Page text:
Adult Roles And Responsibilities
Strand 2 Standard 2
Adult Roles and Financial Literacy
Strand 4 Standard 2
The majority of our communication is nonverbal. Nonverbal communication is often referred to as body language. Body language includes facial expression, posture, eye contact, gestures and many other subtle signals that we all interpret subconsciously. Body language is something that is learned. When there is a conflict between verbal and non-verbal communication we always believe the nonverbal. Culture, regional area and even gender can influence nonverbal communication.
Body Language Day
Our comfort level around people is greatly affected by distance and space. Distance and space are a part of our nonverbal communication/body language.
Introduction for Nonverbal Communication:
In a reflective journal, or a prompt writing assignment, have the students write about "What is nonverbal communication" and/or "How important is nonverbal communication?"
Introduction for Personal Space/Distance Territory:
Complete the following activity on personal space.
Have a volunteer leave the classroom. The teacher informs the rest of the class that when the volunteer returns to the classroom, the teacher will move closer and closer to the volunteer student invading his/her personal space. The class should notice at what point the volunteer feels uncomfortable and what the student's reactions to the situation are.
The volunteer returns to the classroom and is instructed to stand in front of the class to be interviewed. The teacher should begin by standing 3-4 feet away from the student volunteer. As the teacher talks with the student, the teacher slowly inches closer and closer to the student, forcing the student to back away when his/her safety zone has been invaded. The volunteer will likely begin backing away as the teacher gets within about 18 inches. The student will most likely be comfortable at a distance of about 24 inches.
As a class, try to determine at what distance they felt the volunteer was most comfortable, at exactly what point the student became uncomfortable, at what point did the volunteer began backing away.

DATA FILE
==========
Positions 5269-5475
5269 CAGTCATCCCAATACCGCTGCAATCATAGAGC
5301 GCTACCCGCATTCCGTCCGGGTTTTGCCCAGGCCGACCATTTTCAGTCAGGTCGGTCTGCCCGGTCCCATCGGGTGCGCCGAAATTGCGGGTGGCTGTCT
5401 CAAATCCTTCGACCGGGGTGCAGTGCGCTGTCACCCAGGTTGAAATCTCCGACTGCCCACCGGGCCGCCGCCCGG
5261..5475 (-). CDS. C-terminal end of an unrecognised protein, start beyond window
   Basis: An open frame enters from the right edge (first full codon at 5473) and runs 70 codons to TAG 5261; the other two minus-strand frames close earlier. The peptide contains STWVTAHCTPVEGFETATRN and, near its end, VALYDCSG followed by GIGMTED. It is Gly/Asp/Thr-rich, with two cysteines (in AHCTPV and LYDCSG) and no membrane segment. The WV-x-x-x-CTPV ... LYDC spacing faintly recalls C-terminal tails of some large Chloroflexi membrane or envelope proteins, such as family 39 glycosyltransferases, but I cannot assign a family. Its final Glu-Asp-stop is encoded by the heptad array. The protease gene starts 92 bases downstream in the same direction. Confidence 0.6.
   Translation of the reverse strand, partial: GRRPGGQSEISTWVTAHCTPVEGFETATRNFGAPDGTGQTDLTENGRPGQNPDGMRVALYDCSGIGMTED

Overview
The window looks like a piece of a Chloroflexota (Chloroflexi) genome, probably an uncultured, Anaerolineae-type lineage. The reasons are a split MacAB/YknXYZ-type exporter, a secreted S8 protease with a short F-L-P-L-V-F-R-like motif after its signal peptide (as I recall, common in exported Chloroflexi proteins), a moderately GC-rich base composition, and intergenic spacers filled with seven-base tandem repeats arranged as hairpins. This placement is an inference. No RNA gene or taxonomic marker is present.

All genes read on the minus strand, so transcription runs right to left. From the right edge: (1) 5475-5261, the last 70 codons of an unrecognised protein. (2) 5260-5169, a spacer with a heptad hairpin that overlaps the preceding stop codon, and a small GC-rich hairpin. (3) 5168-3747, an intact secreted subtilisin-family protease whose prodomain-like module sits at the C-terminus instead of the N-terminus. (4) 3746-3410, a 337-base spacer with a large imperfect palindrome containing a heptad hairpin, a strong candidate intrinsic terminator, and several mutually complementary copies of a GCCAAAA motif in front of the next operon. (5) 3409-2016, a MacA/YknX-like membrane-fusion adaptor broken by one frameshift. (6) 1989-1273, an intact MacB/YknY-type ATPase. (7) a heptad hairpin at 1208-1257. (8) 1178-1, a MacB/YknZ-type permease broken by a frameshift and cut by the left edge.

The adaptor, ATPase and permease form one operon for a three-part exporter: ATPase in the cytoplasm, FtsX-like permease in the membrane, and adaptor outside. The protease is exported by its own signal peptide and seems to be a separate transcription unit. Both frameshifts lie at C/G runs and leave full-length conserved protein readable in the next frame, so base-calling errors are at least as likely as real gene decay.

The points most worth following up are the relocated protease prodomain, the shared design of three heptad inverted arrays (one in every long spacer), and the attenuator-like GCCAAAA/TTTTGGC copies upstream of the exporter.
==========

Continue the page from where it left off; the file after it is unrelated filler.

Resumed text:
Content Outline, Activities and Teaching Strategies:
Option 1: Nonverbal Day
Begin your class period with the nonverbal day activity. Write in large letters on the whiteboard "Today will be an experience in nonverbal communication. There will be NO verbal communication in this room at all". The teacher will use nonverbal communication to show students what they will be doing this class period (this is found in the nonverbal communication instruction sheet). (Exaggerating motions and hamming it up is helpful in getting attention and showing them what needs to be done. Do not allow ANY verbal communication to take place). See supply list for this activity.
Allow 45-60 minutes to complete this activity. At the end of the allotted time period talk about the experience they have just completed. Discuss in detail what they have done that day, such as the worksheet and packet, the video and the ads.
Option 2: UEN Lesson Plan ARR
Look at the nonverbal communication lesson by Doreen Robinson. Read the article, "Adventures of Sherlock Holmes" Sherlock Holmes activity.
Option 3: Nursery Rhymes
Have volunteers recite the same nursery rhyme, using non-verbal means to portray different feelings and moods.
Option 4: Pantomime
Have students act out the described action on the Pantomime Worksheet (pdf). You could also invite your drama club to come in and do some pantomimes. Discuss with the class how our bodies communicate much more than our language in given situations.
Option 5: Charades
Play charades. Write as many emotions as you can possibly come up with (such as anger, boredom, confusion, excitement, happiness, guilt, surprise, impatience, shyness, etc.) on index cards. Divide the class in half and have each team select a volunteer to come up, and with actions only, portray the emotion that is listed on the index card. Set a time limit to guess. The winning team is determined by the most points or correct guesses made. Teacher could also act out body language signals that are sent to teachers from students. Have students guess what these body signals mean, such as: head on the desk, looking at the clock, eyes fixed on teacher and nodding head in affirmative manner, etc. each card.
Option 6: Body Language Worksheet
Have students complete Body Language Worksheet (pdf).
Option 7: Textbook
Have students read from the textbook: Strengthening Family and Self, pages 109-127.
Option 1: Lecture/Discussion on Personal Space/Distance
Follow Teacher Notes on Personal Space (pdf) to teach about passive, aggressive, and assertive behavior and how they relate to conflict resolution. Have students take notes on the Worksheet for PAA and Conflict Resolution (pdf).
Option 2: Video
Have students watch the video entitled Body Language/Beyond Words and Body Language II: Reading People from http://www.learningseed.com/.
Option 3: Writing Assignment
This is a report on what happens when we break the rules of nonverbal behavior. Assign each student to choose one commonly accepted rule of nonverbal behavior and then to break that rule. They should report on other peoples' reactions to their behavior. (Example: Standing too close to person, standing too far away, moving in on someone else's "marked territory", moving another person's "territorial markers", walking against the traffic flow in the hall, taking someone else's seat in another class, turned the wrong direction in an elevator, etc.) Make sure they conduct this "experiment in a safe environment". Report to the class what they did and what their findings were.